There was plenty to get wrong in the 2016 election, and experts missed few opportunities to do so. Scale thumbing ranks high on the list of excuses.
It is actually hard to think of an election that beat this one for aggregate wrong-ness.
Obviously, predictions of the outcome were spectacularly off the mark but there were other less visible examples.
One that comes to mind is the idea that people hated the process and just wanted it to be over. We are five weeks past the election but the battling continues.
Jill Stein discovered there was a profit to be made in recounts. She could raise more money from distraught donors than the states would charge her to recount the votes. The profit went into her party’s coffers.
After-the-fact rule changing continued with the we-won-the-popular-vote-ists facing off against the we-won-the-most-geography-ists. Easiest way to assess those claims is to reverse the actual outcome and see what the two sides say then.
Taking the battle to the Electoral College has enjoyed a brief run but the final decision of that near-anonymous body on Monday December 19 should deliver a garlic spike to that plan.
Even the spectator sports industry has discovered that there is a market for ending their interminable seasons and giving it a rest. Why should politics be different? It is not even a very good game.
Have we all been wrong about people hating the political process? The political professionals and the media they depend upon for attention are behaving like the fans still love it.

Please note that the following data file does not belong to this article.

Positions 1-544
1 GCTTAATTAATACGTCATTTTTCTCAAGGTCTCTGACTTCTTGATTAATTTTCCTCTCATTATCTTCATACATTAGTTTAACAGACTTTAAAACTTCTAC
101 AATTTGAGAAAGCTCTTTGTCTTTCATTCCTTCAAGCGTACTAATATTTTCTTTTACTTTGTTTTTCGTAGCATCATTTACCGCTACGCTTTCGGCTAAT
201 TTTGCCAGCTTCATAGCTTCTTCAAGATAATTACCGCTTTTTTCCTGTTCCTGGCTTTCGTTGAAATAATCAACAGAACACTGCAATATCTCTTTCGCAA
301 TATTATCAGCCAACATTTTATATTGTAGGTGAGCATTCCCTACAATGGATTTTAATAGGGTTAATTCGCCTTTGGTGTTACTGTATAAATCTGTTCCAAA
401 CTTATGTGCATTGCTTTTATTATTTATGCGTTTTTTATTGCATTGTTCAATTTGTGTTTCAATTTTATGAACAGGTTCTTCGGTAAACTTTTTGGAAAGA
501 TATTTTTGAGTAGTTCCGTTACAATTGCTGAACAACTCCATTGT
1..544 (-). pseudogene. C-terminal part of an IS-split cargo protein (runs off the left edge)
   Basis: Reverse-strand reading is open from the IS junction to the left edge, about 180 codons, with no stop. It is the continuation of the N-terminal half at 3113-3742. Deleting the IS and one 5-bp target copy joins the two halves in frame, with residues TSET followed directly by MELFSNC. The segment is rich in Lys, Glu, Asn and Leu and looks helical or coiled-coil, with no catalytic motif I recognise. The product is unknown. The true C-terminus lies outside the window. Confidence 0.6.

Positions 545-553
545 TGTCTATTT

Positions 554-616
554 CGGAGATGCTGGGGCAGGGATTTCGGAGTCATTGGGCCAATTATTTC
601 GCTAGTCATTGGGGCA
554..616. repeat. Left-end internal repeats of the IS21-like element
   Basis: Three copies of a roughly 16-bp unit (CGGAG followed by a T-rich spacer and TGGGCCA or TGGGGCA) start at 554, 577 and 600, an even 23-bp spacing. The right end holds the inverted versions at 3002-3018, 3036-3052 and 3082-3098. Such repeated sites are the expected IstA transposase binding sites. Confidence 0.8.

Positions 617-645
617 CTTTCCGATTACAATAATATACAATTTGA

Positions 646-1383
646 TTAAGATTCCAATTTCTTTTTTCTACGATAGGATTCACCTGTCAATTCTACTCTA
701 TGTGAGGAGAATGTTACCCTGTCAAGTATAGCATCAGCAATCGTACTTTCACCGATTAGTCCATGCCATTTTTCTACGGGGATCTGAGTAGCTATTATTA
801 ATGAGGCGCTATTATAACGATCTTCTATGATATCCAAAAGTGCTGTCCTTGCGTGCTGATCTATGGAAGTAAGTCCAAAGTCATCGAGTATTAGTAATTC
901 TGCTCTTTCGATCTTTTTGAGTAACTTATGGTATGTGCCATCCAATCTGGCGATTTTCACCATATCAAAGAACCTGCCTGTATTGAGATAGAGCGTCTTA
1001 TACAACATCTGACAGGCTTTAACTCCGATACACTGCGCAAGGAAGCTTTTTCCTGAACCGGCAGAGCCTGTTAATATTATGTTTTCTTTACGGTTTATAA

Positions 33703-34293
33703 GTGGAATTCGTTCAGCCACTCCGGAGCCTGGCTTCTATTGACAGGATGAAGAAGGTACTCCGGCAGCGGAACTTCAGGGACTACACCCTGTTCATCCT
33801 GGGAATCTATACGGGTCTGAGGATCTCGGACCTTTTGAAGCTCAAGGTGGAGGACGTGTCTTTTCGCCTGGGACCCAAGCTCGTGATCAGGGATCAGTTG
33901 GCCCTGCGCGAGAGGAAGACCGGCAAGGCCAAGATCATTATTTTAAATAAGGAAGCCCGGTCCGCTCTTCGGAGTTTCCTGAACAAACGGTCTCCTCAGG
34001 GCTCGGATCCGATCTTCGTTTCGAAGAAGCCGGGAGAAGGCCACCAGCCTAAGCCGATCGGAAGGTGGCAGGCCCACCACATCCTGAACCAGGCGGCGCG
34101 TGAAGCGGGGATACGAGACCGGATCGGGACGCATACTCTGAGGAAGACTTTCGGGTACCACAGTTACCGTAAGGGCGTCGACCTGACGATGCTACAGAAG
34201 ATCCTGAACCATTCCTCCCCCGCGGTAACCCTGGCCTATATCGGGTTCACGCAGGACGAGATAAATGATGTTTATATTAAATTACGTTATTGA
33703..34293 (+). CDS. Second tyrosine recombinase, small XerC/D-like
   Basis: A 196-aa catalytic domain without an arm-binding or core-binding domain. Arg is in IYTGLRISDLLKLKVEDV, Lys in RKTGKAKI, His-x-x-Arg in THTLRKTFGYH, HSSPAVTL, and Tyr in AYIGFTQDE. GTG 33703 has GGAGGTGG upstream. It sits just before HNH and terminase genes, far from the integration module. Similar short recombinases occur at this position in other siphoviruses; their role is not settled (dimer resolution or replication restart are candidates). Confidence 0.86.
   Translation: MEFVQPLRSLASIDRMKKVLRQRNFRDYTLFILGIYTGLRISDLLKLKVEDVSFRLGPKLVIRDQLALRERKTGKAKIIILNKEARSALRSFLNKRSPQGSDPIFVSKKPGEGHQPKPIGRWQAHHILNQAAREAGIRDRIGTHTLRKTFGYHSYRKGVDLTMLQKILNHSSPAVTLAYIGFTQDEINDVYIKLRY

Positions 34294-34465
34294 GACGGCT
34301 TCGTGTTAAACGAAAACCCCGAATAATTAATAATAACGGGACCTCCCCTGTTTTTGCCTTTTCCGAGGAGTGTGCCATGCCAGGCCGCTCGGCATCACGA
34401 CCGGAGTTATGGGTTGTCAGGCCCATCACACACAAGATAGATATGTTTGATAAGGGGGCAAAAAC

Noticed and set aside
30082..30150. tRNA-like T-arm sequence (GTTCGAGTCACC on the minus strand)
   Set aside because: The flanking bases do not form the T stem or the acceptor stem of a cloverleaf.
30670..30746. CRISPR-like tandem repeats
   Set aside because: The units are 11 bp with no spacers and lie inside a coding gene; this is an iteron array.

Then there is the email hacking thing.
Did Vladimir Putin, former KGB thug, thumb the scales for Donald Trump? Many certainly believe that he did though the prove-it people are hanging in there.
Since the accuracy of the embarrassing emails is not in dispute and since the embarrassing emails have clearly been revealed, it is not completely illogical to say that somebody thumbed the scales (or tried to) by putting the emails out there.
Let’s blame Putin with the understanding that it could have been somebody else whose image might not have been quite as nasty. “Putin hacks DNC” is a better story than “Bambi hacks DNC” because Bambi has a better PR firm than Putin does. Either way, “DNC Emails Hacked” is accurate.
I am not sure why either Putin or Bambi would want Donald Trump to win but I understand why Putin would want Hillary Clinton to lose. He thinks she did the same thing to him. As they say on the TV cop shows, that’s motive. Bambi was unavailable for comment.
Now, here are two unasked – and thus, unanswered – questions about scale thumbing.
Why are the Russians (or Bambi) so good at winning our elections and the Democrats and Republicans so bad at it?
Winning elections by nefarious means is supposed to be a big skill of ours. It is an American export. Our political consultants hawk their wares in other countries.
Have we been supplanted? Are nefarious election-winning techniques just another American industry that has been outsourced?
Political operatives had better get on top of this one or their kids will be needing the free college thing.
The second question is what can be done about email hacking? That one has sort of been asked but the most obvious answers have been ignored.
Most have focused on cyber security and elaborate techy-ness. Really? When vast numbers of people can’t manage the “reply all” thing.
Hacking emails depends on one key factor: revealing embarrassing stuff.
Telling people not to put embarrassing stuff in writing does not work. The whole point of the private server was to keep embarrassing emails sent by self-serving techno-dopes out of the public domain.
That sort of leaves us with one choice.
Has anyone considered not doing embarrassing stuff?
Even small children learn that if you can’t get away with something, there is always the choice of not doing it at all.